CIMM DEFINITION: A code that conforms to a standard used to identify commercials (aka “spots”) aired on commercial television worldwide, for TV stations, ad agencies, video post-production houses, radio stations and other related entities to identify commercials for airing. (Source:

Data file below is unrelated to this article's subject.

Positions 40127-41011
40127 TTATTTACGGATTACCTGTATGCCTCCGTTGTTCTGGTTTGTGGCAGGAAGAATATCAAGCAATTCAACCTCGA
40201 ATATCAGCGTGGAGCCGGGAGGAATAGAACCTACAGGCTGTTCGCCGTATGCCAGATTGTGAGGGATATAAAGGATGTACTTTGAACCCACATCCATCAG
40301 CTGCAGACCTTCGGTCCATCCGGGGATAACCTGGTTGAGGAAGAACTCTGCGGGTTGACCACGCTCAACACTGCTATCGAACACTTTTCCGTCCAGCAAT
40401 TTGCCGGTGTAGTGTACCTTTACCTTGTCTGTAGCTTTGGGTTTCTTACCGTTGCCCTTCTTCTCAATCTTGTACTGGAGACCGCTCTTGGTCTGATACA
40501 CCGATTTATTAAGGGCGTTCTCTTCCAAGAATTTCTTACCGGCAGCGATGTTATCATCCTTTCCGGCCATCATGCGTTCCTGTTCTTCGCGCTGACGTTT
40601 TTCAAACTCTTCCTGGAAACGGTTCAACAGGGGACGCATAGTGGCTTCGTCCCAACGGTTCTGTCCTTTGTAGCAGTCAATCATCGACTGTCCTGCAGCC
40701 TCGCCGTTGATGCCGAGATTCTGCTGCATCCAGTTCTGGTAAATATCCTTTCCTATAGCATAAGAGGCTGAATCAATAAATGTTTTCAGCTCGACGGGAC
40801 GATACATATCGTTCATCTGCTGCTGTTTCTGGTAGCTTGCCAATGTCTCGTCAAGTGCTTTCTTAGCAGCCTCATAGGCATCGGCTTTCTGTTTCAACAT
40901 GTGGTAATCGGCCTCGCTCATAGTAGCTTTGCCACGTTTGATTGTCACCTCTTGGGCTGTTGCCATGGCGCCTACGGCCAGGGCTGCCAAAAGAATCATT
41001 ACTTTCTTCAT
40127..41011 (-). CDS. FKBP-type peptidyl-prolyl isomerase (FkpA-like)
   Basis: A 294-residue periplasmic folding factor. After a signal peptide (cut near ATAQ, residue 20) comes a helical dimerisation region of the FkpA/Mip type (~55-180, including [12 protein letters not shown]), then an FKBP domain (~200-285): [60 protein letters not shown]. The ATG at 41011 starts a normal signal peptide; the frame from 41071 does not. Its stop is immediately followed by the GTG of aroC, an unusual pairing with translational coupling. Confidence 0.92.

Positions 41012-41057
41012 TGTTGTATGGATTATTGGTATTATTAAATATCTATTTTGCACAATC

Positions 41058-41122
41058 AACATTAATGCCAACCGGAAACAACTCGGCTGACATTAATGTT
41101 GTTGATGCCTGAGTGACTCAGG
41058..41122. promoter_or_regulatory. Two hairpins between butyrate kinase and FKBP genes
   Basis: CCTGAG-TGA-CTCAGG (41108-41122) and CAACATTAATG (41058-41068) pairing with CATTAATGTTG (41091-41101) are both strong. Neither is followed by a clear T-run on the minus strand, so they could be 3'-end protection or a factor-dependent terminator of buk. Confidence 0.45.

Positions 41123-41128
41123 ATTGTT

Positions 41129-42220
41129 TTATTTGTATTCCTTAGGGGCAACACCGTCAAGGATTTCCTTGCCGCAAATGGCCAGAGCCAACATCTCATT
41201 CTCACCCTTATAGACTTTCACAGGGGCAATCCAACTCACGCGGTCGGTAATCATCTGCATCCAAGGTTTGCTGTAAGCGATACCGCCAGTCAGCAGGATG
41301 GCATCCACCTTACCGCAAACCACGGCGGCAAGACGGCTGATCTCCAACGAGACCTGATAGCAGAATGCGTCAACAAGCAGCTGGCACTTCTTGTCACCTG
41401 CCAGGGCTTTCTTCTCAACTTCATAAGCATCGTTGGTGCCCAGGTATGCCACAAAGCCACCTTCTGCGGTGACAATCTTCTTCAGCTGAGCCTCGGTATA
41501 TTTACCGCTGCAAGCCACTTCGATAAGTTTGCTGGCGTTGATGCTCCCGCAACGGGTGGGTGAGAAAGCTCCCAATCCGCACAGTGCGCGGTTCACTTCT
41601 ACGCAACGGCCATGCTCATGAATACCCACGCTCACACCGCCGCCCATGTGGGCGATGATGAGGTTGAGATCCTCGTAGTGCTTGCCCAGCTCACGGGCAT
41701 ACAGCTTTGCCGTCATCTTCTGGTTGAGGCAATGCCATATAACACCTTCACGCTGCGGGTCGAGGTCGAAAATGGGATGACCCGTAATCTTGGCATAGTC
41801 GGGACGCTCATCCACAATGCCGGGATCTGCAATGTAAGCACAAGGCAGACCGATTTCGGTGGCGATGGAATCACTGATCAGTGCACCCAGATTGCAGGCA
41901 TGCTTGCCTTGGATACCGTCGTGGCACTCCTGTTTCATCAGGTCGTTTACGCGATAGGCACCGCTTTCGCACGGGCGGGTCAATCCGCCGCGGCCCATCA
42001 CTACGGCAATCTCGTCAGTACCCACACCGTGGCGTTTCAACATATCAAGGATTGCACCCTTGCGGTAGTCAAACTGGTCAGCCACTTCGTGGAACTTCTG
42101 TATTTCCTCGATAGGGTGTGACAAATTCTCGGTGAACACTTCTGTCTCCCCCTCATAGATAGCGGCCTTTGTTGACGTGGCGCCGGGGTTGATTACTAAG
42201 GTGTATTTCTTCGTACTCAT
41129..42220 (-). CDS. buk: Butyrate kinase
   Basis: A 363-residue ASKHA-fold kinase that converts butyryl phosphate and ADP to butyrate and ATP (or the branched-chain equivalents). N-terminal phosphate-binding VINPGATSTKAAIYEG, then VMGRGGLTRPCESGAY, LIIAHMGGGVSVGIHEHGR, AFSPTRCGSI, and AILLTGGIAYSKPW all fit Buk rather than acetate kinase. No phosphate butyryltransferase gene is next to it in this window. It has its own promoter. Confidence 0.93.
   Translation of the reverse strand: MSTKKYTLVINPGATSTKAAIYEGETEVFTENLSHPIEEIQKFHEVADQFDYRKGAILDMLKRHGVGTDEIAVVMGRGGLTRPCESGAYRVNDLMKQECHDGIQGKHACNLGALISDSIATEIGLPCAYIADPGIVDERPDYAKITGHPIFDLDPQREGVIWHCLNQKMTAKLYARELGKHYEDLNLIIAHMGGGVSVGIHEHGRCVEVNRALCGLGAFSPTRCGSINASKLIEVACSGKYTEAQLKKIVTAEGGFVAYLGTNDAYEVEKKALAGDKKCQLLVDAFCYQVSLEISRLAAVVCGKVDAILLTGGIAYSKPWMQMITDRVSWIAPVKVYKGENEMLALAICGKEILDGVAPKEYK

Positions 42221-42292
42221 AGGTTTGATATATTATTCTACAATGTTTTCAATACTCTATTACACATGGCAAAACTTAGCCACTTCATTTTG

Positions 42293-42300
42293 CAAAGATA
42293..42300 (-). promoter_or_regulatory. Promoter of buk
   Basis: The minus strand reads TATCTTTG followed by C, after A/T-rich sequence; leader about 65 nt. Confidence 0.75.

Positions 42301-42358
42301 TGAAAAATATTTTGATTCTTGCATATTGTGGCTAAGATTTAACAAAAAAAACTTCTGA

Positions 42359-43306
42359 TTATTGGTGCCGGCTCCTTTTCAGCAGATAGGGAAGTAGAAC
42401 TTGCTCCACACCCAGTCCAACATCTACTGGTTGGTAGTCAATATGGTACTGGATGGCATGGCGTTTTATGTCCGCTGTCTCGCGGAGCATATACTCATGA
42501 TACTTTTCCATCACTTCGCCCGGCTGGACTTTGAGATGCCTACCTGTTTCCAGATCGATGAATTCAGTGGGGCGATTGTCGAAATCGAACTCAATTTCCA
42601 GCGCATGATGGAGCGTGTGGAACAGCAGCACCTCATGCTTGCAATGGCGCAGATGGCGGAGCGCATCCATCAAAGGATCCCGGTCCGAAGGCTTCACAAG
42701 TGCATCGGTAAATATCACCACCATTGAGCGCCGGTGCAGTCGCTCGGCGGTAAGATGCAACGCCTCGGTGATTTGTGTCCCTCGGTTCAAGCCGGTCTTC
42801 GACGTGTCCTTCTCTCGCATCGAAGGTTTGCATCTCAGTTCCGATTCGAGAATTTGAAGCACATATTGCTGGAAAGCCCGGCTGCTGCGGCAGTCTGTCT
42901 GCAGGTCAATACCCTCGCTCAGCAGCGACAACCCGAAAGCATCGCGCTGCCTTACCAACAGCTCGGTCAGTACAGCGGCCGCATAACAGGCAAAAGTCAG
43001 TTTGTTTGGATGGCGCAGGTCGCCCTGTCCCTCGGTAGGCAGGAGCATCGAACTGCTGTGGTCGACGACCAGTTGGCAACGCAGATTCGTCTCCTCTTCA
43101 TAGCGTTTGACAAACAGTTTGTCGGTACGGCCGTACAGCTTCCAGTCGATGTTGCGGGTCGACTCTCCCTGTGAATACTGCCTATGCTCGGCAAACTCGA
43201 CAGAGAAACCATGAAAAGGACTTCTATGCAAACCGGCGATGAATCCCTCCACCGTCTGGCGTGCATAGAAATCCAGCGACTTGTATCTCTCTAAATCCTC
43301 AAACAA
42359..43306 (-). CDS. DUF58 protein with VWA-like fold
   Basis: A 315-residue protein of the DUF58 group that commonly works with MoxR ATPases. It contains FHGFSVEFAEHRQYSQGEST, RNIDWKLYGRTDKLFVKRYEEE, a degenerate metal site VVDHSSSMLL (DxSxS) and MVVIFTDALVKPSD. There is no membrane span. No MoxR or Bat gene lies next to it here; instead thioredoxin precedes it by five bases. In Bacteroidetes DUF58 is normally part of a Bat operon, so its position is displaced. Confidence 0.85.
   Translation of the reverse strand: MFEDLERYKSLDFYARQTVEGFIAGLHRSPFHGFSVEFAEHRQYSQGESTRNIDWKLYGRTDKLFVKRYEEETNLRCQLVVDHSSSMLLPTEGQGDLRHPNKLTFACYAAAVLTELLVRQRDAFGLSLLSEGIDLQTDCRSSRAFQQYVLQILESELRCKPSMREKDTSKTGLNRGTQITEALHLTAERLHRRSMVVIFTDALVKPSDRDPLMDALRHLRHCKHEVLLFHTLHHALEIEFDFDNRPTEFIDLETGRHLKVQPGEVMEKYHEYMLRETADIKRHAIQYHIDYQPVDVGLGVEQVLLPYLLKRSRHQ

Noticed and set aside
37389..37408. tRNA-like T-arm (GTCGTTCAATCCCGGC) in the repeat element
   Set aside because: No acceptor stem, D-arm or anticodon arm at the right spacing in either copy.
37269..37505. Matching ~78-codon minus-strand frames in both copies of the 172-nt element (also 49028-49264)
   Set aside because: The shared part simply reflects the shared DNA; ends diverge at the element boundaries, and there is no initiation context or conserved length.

Note – First developed in 1970 by and for American local affiliate TV stations, the TV networks that serve the affiliates, and ad agencies, to distribute commercial television advertisements more efficiently. The ISCI coding system has been maintained and operated by the American Association of Advertising Agencies (AAAA) and the Association of National Advertisers (ANA) since 1992. Prior to then, ISCI was independently maintained by its users. An ISCI code is usually a set of 8 characters, the first four being alphabetic, and the remaining four being numeric, in the format ‘ABCD1234’ . The alphabetical characters usually represent the advertiser (some examples are QWAN for Wells Fargo Bank, KOCL (and more recently CL) for Coca-Cola, and PEMX for Pepsi), and the numeric characters usually represent the spot itself, with different numbers used for either different spots, or different versions of the same spot.